• County spending to take big jump

    Although total spending could increase as much as 48 percent, county commissioners voted Tuesday to keep the tax rate almost the same. Their proposed budget, approved despite chairman Dianne Novak’s objections, would include a $1.4 million new transfer station and a $5 million increase in capital improvements, accounting for more than half the nearly $9 million budget increase.

  • From rodeo to demo derby, fair draws from far and wide

    Saturday evening’s demolition derby at the Marion County Fair ended up being a rousing success from start to finish, with drivers from across Kansas and fans from as far as Alaska. Several families had multiple members in events, but none matched the hometown success of the Hamms.

  • Tabor landmark to come down

    Tabor College alumni and friends have been notified that the Mary J. Regier building is slated to be razed later this year. School officials say the building has become too expensive to maintain, and renovating and bringing it up to code would be prohibitively expensive. Completed in 1920, along with the current administration building, the top two floors housed female students and the lower floor was a dining room. It served various other purposes throughout its 98-year history, housing a music hall and computer and art programs.

  • Governor to visit Marion County

    Governor Jeff Colyer and Lt. Governor Tracey Mann will be in Marion County Thursday as part of their 105 County Get Out the Vote tour. They will be hosting at Hillsboro Industries, 220 Industrial Rd., from 4:15 to 4:45 p.m.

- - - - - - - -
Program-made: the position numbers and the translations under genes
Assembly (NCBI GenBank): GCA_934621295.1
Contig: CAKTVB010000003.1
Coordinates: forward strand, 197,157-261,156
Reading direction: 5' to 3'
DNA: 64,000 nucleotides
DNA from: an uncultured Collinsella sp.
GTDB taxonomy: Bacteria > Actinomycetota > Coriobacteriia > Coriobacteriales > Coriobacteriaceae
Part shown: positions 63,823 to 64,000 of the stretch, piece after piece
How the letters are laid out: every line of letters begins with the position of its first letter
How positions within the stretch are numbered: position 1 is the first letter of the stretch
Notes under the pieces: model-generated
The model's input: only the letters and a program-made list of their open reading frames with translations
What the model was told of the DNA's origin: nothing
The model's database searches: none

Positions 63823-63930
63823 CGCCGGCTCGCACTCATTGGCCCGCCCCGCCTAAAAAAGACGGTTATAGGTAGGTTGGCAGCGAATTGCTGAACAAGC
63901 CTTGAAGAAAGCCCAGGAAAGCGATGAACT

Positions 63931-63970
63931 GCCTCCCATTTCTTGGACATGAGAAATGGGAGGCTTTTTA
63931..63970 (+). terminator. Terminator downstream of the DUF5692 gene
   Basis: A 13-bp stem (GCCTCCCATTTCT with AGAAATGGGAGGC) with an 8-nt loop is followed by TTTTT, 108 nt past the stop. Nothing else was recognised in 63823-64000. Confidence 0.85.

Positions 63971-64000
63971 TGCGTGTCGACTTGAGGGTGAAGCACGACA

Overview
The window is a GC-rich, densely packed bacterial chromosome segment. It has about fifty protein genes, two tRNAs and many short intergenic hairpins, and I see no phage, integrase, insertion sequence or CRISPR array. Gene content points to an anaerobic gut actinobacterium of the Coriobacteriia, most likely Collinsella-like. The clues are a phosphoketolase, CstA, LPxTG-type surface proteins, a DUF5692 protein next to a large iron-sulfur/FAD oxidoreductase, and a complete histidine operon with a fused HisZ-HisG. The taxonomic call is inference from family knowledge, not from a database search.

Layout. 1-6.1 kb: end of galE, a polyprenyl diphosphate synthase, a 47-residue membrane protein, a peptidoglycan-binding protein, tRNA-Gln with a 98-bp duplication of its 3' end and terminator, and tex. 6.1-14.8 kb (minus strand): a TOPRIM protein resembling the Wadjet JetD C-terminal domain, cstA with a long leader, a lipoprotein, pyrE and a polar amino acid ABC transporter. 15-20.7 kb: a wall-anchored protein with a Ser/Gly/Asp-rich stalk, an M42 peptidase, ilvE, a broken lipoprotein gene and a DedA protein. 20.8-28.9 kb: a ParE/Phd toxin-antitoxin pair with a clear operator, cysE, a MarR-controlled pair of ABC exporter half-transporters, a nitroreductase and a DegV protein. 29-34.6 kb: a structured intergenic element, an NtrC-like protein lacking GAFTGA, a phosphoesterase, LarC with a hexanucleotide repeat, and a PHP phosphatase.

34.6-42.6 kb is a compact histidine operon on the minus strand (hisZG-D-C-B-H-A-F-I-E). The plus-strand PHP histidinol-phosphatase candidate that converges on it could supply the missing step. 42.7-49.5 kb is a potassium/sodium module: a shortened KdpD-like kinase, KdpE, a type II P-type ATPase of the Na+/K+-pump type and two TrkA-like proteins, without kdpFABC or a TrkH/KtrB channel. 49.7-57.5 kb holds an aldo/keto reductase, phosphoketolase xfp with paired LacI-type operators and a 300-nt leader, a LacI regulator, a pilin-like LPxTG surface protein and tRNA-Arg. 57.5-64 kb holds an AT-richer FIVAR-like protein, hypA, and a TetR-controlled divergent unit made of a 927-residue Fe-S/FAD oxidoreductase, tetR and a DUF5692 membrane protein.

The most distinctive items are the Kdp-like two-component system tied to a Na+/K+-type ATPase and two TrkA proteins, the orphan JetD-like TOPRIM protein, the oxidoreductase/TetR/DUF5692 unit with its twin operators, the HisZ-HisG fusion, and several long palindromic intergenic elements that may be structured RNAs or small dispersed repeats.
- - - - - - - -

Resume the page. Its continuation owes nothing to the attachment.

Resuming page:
• Fickle winds blow on wind farm project

    The Diamond Vista Wind Farm, stretching from Roxbury to Dickinson County, received heavy approval in November, but the opinion of some has soured since then. Diamond Vista was originally financed by Tradewind Energy, LLC, but was acquired by Enel Green Power in early 2018.

  • 'Alligator' spotted at pond

    Marion County dispatch received a call Tuesday about an alligator spotted at the Hillsboro pond. Hillsboro assistant police chief Jessey Hiebert said the call came from a youngster. He checked it out, and it was determined to be an alligator snapping turtle.

  • Ambulance gets stuck in mud

    An ambulance dispatched from Hillsboro to a farmhouse two miles west and three miles south of town took nearly 20 minutes to get there after becoming stuck in mud on soggy county roads Monday night. Hillsboro ambulance was dispatched at 10:35 p.m. to a report of a woman who was vomiting, shaking, and not fully cognizant near 170th and Falcon Rds.


  • Council awards water bid

    A special city council meeting was yesterday to award a waterline construction bid to J & K Construction of Manhattan for $961,580. City administrator Larry Paine said the work will be all over town — Wilson, Kennedy, Floral, and Ash Sts. and around the south water tower.

  • Candidate is one of Goessel's own

    Kansas Insurance Commissioner Ken Selzer, 65, is running for governor. He hopes to bring the same fiscal discipline to the state that he has done in the insurance office the past four years. Selzer was born in Goessel and lived on a farm near the western boundary of Marion County. He attended Goessel schools, graduating in 1971 from Goessel High School.

  • Peterson brother to entertain at Goessel

    Greg Peterson of Assaria, one of the three Peterson Brothers of farm video fame, will give a presentation at Goessel Threshing Days at 7:30 p.m. Friday in the high school auditorium. Peterson will explain how the brothers got started making videos and the lessons learned in advocating for agriculture online.

  • Wind farm agrees to pay